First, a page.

You know how, as you get older, you accumulate memories of seconds, hours, days, weeks, months or even decades when you would probably have preferred not to have been there, on mature reflection? They seemed like fun at the time but they might not have been such a good idea when you think back on it?
At 9.05 am on Friday 3rd June 1977, I was toying with a particularly tedious Note on Title and looking forward to 5pm and the weekend when a Partner stuck his head round the door and said:-
‘Could you use six tickets for Wembley tomorrow?’
To explain, our firm represented possibly the best football team in the world and said Partner was a Director. He knew that I was the one true fan, home and away. in the firm. The tickets had ben returned that morning and he gave me first crack at them.
To further explain, a trip to the Great Wen to watch England v Scotland in the Home International Championship was a rite of passage for any self-respecting, football-crazy Jock. Tickets were like gold dust and people saved up for two years to fund the Caledonian equivalent of going on the Haj. Going on the raj* might be a good description.
He agreed that I could take the day off and I started phoning. Two hours later, I was barrelling down the A1 with four fellow Hearts supporters who kept demanding to see the tickets just to check that it was not all a dream. All students and and a lot younger than me because no-one of my own age had been able to swing the day off work at such short notice. I am still haunted by the memory of grown men sobbing down the telephone as they turned down my offer.
Barrelled on and got to Lunnon early evening. Mrs M, who had been in that post for three years by then, had phoned ahead and had arranged accommodation for me with one of our Uni of Embra friends. The boys had absolutely no idea where they were going to sleep and Ginny, quite rightly, did not seem keen on having the whole clamjamfry+ descending on her bedsit. I drove them to Covent Garden and showed them the pub where we were to meet on the morn for the game. Went off to Barnes and spent a pleasant evening with Ginny.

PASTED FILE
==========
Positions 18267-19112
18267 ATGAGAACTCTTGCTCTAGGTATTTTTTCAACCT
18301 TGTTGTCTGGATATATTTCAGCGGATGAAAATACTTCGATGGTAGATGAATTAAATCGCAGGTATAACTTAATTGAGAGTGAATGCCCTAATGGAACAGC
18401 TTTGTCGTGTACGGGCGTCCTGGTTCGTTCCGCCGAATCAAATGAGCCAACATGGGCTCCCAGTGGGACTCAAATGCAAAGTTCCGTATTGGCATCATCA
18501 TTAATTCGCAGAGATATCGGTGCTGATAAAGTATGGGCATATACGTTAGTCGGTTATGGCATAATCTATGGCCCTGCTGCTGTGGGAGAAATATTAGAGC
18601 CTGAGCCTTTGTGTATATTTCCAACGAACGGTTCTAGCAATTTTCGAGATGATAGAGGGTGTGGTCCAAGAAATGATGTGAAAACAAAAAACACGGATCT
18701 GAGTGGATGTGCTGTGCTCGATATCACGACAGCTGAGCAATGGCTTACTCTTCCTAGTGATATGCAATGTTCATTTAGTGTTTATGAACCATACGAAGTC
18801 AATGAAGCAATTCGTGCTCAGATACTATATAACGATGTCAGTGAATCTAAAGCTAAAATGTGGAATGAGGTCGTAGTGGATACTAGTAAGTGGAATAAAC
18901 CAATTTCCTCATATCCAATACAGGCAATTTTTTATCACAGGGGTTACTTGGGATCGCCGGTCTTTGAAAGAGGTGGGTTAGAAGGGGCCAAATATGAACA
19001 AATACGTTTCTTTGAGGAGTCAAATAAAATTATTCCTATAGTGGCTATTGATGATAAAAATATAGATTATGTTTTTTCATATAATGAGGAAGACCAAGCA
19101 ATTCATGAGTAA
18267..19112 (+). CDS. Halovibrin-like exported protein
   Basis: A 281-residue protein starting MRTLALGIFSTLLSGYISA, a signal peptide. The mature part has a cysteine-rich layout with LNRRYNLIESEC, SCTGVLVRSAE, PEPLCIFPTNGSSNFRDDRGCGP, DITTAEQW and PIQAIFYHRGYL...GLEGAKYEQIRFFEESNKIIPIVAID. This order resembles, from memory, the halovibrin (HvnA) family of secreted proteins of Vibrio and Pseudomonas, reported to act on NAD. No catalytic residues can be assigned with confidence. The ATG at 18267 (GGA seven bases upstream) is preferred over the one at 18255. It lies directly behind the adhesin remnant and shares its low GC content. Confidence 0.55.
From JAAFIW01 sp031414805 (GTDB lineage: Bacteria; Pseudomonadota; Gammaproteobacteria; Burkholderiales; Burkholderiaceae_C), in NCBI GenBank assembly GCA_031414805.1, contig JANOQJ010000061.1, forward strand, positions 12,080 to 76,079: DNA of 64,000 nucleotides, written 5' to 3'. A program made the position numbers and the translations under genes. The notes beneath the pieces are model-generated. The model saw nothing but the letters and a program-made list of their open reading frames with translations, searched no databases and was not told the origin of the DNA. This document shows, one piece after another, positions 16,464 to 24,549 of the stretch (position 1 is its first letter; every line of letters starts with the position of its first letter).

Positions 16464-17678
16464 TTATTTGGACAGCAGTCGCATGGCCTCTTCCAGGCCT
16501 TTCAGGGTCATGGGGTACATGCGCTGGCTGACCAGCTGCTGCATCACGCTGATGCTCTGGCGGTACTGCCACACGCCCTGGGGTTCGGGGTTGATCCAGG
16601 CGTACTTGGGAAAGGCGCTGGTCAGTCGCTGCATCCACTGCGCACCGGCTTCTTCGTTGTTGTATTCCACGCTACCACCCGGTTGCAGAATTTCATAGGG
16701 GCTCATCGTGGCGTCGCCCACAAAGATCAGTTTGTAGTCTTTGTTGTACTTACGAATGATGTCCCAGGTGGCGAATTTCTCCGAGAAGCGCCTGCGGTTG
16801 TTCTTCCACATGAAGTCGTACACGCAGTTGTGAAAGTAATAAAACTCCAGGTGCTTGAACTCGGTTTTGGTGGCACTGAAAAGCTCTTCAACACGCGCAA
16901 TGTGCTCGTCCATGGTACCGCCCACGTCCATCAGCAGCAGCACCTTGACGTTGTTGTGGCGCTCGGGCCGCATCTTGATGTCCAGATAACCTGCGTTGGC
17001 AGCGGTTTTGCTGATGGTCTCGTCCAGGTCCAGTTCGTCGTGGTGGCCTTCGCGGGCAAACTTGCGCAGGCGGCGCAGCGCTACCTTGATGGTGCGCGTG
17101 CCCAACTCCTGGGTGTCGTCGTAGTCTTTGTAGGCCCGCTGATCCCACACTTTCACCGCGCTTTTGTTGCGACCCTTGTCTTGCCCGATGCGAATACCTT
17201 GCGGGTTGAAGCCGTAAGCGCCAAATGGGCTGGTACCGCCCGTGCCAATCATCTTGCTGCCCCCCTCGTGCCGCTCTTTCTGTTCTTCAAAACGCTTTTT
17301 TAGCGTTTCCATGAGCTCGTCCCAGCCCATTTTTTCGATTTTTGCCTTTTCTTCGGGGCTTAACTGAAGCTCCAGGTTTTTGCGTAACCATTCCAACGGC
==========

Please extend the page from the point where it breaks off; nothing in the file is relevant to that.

You’ll have spotted the Covent Garden reference, so it was very early the next morning that I got to the pub. All four boys eventually dribbled in, looking a wee thing worse for wear. After they had exhausted the last drinking opportunity that they could find, two of them had spent the night going around the Circle Line until it closed . Then, they got into Green Park and found a large tent. They crawled into it only to be woken next morning by the Polis – it was the assembly point for the Metropolitan Police presence at the game. They got let off with a warning, bacon rolls and mugs of coffee.
The other two have no clear memory to this day of where they spent that night. They claim!
Anyhow, moving on, I felt that I was in loco parentis to the boys and spent the next few hours drinking hardly anything alcoholic and watching my fellow Jocks getting tanked up for the game. The pub and the surrounding streets were swarming with us. At one point I went for a walk just to relieve the tedium of sobriety. An abiding and slightly embarrassing memory is of a coachload of French schoolgirls inching its way along Jermyn Street as a throng of amiably-blootered Tartan Army footsoldiers serenaded it with ‘Voulez vous coucher avec moi (ce soir)?’
I also strolled past the entrance to The Albany, where the Blasted Ted Heath lived at the time. I remember wondering if I could round up a gaggle of inebriated Jocks and persuade them to have a mass vomit/piss-in on his doorstep. Ah, the sweet speculations of youth!
Back to the pub and chatting to a Weegie who was slumped at the bar and who told me his tale. Worked in a toolshop with five others. They all paid into a weekly club to fund the biennial trip to Wembley. The deal was that they held a lottery to decide who stayed behind to man the fort when the rest of them took the week off. The ‘winner’ got his money back and his mates would bring him back a souvenir programme. He had ‘won’ the lottery that year.